5 Ways CEOS Can Help Their Company Get Back its Sales Swagger

Even the best of sales teams go through a season of vulnerability. Maybe your sales team is in that season now. I have been there too, and even though I can stack up a career with billions in total sales revenue for companies I have run or clients I have worked with, I still know those seasons. So what do you, as the leader of your company, do when your sales team is in one of those seasons and has lost its sales swagger? Below are 5 ways you can help your sales force get back its confidence and return to superhero status.

  1. Say no. When you grasp at every opportunity, even though you know something is not a good fit for your company, you look desperate, not confident. Desperation fosters a culture of discouragement. By saying no to opportunities that are a bad fit for your culture, product or service, you communicate to your team that you have confidence in your company’s ability to win the work that your company should be doing. It also increases the time and effort your team can spend on the opportunities that are a good fit for your company.
“When you grasp at every opportunity, even though you know something is not a good fit for your company, you look desperate, not confident.”
  1. Own your story. Winning organizations have a clear and defined narrative that separates them from competitors. Recently I worked with a company on their narrative. They felt the marketplace saw what they offered as a commodity. We changed the narrative from a focus on product features and price to the following: “All that matters in your decision is which company is closest to you for delivery, historically best for off-hour response and most accurate on handling all transaction processing. Everything else is the same.” That was appropriate for their business, and it changed the narrative with most of their prospects. It moved the dialogue from product and price to a new scorecard. Whatever your story is, you have to own it and know your scorecard so that your team’s confidence goes up in the tough conversations.
  1. Lead in front. During tough times, you as the leader of your company need to be in front of the prospects with the team. I was leading a presentation team for a nine-figure deal. The day of the presentation, the CEO of my company backed out of attending the meeting. What was he saying to everyone on the team? He didn’t believe we could win. We won anyway, but he lost. He wasn’t out front and in the long run it cost him trust and respect from his leadership team. Leaders lead from the front in the tough times. It shows you believe in your team and your company, and that adds swagger.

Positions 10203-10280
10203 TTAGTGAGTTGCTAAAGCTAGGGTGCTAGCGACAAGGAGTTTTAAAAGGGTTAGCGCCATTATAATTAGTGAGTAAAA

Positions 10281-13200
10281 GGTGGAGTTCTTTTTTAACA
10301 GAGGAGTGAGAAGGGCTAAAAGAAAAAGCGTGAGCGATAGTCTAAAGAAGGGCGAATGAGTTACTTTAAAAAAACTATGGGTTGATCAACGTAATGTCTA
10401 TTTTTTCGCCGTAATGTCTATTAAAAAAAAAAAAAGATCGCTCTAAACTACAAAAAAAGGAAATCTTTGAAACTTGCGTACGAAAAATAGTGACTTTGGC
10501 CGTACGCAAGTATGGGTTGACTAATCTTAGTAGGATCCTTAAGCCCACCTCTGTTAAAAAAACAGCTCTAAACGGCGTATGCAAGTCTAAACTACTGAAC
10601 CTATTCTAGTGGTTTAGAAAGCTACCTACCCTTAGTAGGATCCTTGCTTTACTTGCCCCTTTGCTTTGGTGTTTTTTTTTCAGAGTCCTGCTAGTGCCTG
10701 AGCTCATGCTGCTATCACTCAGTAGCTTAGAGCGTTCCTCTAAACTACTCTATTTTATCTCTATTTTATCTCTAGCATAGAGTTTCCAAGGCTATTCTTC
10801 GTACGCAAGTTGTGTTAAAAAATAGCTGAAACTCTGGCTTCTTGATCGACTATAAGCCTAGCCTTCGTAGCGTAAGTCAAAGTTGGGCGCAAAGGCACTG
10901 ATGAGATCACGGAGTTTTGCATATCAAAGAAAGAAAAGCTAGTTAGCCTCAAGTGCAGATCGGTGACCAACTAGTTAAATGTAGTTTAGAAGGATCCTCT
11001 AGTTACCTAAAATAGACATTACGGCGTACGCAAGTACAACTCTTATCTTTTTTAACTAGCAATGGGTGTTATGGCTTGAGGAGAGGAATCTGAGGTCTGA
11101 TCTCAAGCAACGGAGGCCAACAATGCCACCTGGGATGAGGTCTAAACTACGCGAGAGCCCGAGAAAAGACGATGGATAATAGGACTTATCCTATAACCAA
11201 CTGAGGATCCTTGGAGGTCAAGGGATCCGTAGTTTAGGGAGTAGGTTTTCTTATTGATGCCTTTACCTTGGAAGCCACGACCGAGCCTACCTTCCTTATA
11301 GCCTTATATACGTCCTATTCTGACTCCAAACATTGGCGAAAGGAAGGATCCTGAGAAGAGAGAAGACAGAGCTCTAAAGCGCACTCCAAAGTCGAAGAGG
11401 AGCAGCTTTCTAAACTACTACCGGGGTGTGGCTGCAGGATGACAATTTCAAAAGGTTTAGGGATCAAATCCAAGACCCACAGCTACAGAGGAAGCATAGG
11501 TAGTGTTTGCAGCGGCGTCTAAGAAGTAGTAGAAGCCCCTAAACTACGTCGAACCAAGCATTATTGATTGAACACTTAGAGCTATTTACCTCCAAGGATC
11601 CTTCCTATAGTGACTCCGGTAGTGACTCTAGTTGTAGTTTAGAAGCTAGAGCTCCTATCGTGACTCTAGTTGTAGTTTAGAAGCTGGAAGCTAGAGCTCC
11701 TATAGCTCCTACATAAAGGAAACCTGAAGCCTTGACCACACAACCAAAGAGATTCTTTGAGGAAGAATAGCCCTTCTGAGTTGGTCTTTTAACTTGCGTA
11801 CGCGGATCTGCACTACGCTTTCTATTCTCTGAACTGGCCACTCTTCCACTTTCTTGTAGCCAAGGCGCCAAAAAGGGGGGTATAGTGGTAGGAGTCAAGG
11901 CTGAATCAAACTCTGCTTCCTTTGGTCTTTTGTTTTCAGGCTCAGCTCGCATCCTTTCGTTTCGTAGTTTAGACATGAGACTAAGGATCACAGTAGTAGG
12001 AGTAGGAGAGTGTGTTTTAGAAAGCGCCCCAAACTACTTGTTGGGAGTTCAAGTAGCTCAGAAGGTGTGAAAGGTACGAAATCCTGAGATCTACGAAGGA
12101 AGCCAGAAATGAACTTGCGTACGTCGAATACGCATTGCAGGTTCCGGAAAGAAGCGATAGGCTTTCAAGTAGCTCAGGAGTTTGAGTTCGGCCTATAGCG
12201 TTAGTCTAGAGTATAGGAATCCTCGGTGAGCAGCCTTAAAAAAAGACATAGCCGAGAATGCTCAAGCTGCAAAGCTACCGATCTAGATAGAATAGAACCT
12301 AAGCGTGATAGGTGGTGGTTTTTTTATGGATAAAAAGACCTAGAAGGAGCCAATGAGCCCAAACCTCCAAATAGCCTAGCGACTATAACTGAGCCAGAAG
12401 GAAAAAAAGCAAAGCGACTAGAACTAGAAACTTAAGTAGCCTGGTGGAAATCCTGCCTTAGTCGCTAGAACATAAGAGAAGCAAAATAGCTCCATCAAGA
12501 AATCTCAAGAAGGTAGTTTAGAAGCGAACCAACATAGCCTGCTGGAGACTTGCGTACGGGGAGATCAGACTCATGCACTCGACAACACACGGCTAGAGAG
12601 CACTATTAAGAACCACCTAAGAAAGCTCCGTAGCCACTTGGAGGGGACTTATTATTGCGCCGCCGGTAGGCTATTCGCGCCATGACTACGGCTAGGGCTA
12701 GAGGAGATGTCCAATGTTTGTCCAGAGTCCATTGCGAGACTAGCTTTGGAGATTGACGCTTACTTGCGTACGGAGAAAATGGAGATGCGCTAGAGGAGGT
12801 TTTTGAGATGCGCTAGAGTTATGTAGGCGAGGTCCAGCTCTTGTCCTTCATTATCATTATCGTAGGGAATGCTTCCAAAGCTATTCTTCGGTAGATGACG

1. Post learnings. When there is a big opportunity that your company did not win, there has to be a debrief to understand why. The best companies post what the top two or three takeaways were of what was learned so that the team knows what to do better next time. That builds swagger back into the team because they have clear direction on what works (and what doesn’t work).
  1. Win. Little wins, big wins, it doesn’t matter. You have to win some of the time and make certain that you communicate those wins to your team and the company. There are few things that add strength to the step and a sense that we are getting stronger and better than winning. When you are down, there is a tendency to wait for the big deal to leverage as the moment for celebration. I submit from my experience that you get a lot more from building a sense of winning in your company culture along the way than you do from one thunderclap of success.

Seasons of vulnerability come and go. Iit might not be possible to eliminate these seasons altogether. But as the leader of your company, you have the ability to influence the confidence and swagger of your team; and by doing so, you can shorten the tough times. That ought to put a little swagger in your step.

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Tom Searcy
Tom Searcy, the founder of Hunt Big Sales, is a nationally recognized author, speaker, and the foremost expert in large account sales gained through years of real-world success. By the age of 40, Searcy had led four corporations, growing them each organically from revenues of less than $10 million to greater than $100 million, using a large account sales system he developed and implemented.

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